The Builders

Photo: William Farrington/Polaris

New York’s construction boom—there are more than 200 high-rises under way—has come at tragic cost: sixteen construction fatalities this year. More hard hats have been killed so far in 2008 than in all of 2007. Mayor Bloomberg wants more inspections, greater training, and steeper fines for code violators. But as he said in a press conference, “Closing down construction is not an option.”

Photo: Courtesy of Kriendler & Kriendler

Yuriy Vanchytsky
January 14, Trump Soho
Vanchytsky, 53, was smoothing fresh concrete over wooden molds atop the Trump Soho tower when the structure gave out and he plunged 42 floors. The 53-year-old Ukrainian came to New York eight years ago and lived in Greenpoint with his wife, Natalia, and two of their three children.

Gregory Sirc
January 24, Museum of Modern Art
Sirc died when he fell off a ladder at the Museum of Modern Art. A 58-year-old New York native, he hated flowers and had asked that upon his death, donations be given to the Autism Society of America. Mourners raised $4,500.

Jose Palacios
January 30, 525 Clinton Ave., Bklyn.
Palacios was standing on a scaffold atop a thirteen-story Clinton Hill condo. A gust of wind knocked down the scaffold; Palacios, 42, fell twelve stories to his death. A trained accountant in Mexico, he’d sneaked into the U.S. three years ago and sent most of his earnings home to his wife and teenage daughter.

Sunil Ankiah
February 21, 459 W. 18th St.
A 31-year-old Indian immigrant, Ankiah was crushed by a luxury condo’s construction elevator.

Louro Ortega
March 12, 791 Glenmore Ave., Bklyn.
Ortega was working on an East New York house when a foundation wall collapsed, structurally undermined by excavation on the adjacent lot. William Lattarulo, who owns both properties, blamed recent heavy rains. (He was later fined.) Ortega, 30, was buried in rubble.

Wayne Bleidner
March 15, 303 E. 51st St.
Bleidner’s widow, Denise, calls him “just a real hometown boy,” someone who was friends with everyone. Bleidner, 51, was in the cab of the nineteen-story crane on East 51st Street that killed him and six others when it fell. He always wanted a Corvette; Denise muses about buying one to keep in the garage as a tribute.

Brad Cohen
March 15, 303 E. 51st St.
Cohen, 54, was a “huge sports nut,” someone who’d scream at the TV during games, says his 21-year-old daughter Lauren. He grew up on Long Island, and he lived there with his wife, Katie, and their three kids. “He adored my mother,” Lauren says. November would have been their 30th anniversary.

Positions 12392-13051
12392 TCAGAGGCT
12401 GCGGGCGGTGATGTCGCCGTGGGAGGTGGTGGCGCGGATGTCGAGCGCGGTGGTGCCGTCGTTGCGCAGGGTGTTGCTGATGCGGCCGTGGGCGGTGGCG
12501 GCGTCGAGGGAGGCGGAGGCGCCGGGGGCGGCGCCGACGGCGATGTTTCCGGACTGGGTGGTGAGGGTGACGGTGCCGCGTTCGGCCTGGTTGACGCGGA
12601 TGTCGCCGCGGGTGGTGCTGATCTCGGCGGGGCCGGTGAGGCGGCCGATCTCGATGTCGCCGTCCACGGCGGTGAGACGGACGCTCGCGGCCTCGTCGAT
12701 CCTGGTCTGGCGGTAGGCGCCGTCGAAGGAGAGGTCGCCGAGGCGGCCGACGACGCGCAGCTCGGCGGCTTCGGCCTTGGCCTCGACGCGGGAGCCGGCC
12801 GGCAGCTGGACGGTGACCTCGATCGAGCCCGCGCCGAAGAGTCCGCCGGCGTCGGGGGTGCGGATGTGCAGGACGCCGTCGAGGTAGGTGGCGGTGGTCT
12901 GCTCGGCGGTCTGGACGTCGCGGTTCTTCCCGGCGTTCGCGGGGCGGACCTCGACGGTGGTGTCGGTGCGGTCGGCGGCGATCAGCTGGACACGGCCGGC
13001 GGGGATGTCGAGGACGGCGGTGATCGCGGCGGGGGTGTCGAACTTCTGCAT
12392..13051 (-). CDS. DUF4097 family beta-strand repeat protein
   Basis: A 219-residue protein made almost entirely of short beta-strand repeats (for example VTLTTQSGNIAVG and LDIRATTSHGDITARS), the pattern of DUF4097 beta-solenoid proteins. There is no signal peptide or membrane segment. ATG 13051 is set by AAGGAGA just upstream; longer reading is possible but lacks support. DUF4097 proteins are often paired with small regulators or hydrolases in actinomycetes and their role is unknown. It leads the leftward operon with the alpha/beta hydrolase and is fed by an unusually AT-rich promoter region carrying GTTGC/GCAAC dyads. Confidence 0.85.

Anthony Mazza
March 15, 303 E. 51st St.
Mazza, 39, spent his free time riding his Harley-Davidson. He grew up on Staten Island, where he met his wife, Thalia, and he followed his father into working on construction cranes. He restored a 1955 Chevy Bel Air and doted on his 3-year-old son, Carmine.

Aaron Stephens
March 15, 303 E. 51st St.
Stephens’s co-workers called him “Superman” because he could lift heavy objects. The 45-year-old Brooklynite was devoted to his daughters, ages 12 and 14; he sold their Girl Scout cookies and never missed their sporting events.

Photo: Courtesy of Fordham University

Santino Gallone
March 15, 303 E. 51st St.
“Santy,” 37, was a baseball star in high school on Long Island and in college at Fordham; he later spent two years in the Phillies’ farm system. Gallone was site supervisor on the East 51st Street project, and co-workers said they saw him trying to save a colleague before they both were killed.

Clifford Canzona
March 15, 303 E. 51st St.
“He was just an easygoing guy, always smiling,” says Canzona’s mother, Nile. Canzona, 45, had construction work in his blood—his father and his two brothers worked on buildings. Recently divorced, he liked to go to the gym and ride his Jet Ski. The East 51st Street job wasn’t Canzona’s usual site—he had been called in to help extend the crane.

Odin Torres
March 15, 303 E. 51st St.
Torres, 28, was visiting from Florida when her friend’s East 50th Street apartment was crushed by the crane. She was buried as the building collapsed on top of her. It took rescue workers more than 48 hours to recover her body.

Photo: Courtesy of Susan Kelly

Kevin Kelly
April 14, 400 E. 67th St.
Kelly was installing windows on the 23rd floor of a condo when his nylon safety strap failed. He fell nine stories to his death, landing on a fourteenth-floor balcony. Kelly, 25, liked hunting, writing poetry, and building buildings. “He was a hard worker all his life,” says his father, Richard, a retired construction worker. “He was just a good kid.”

Shane McEvoy
May 28, Avery Fisher Hall
McEvoy, a 25-year-old Irishman, fell from a roof while working on the Lincoln Center renovation.

Donald Leo
May 30, 335 E. 91st St.
Leo’s wedding was planned for June 21. But he was killed when a 200-foot construction crane on East 91st Street snapped. Leo, 30, was stationed in the cab, which fell to the ground. He’d played football at New Dorp High School on Staten Island. “He was a solid athlete and good competitor,” says Elizabeth Sciabarra, New Dorp’s former principal. “He loved his family, and they were always proud of him.”

Photo: Courtesy of Susan Kartan

Ramadan Kurtaj
May 30, 335 E. 91st St.
Kurtaj, 27, immigrated to the Bronx two years ago and was saving up to bring his parents from Kosovo. “He really loved the United States,” says Xhevahire Sinanaj, his cousin. He had seven brothers and two sisters back in Kosovo. He was hit by debris when the crane broke; he later died of cardiac arrest.

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The Builders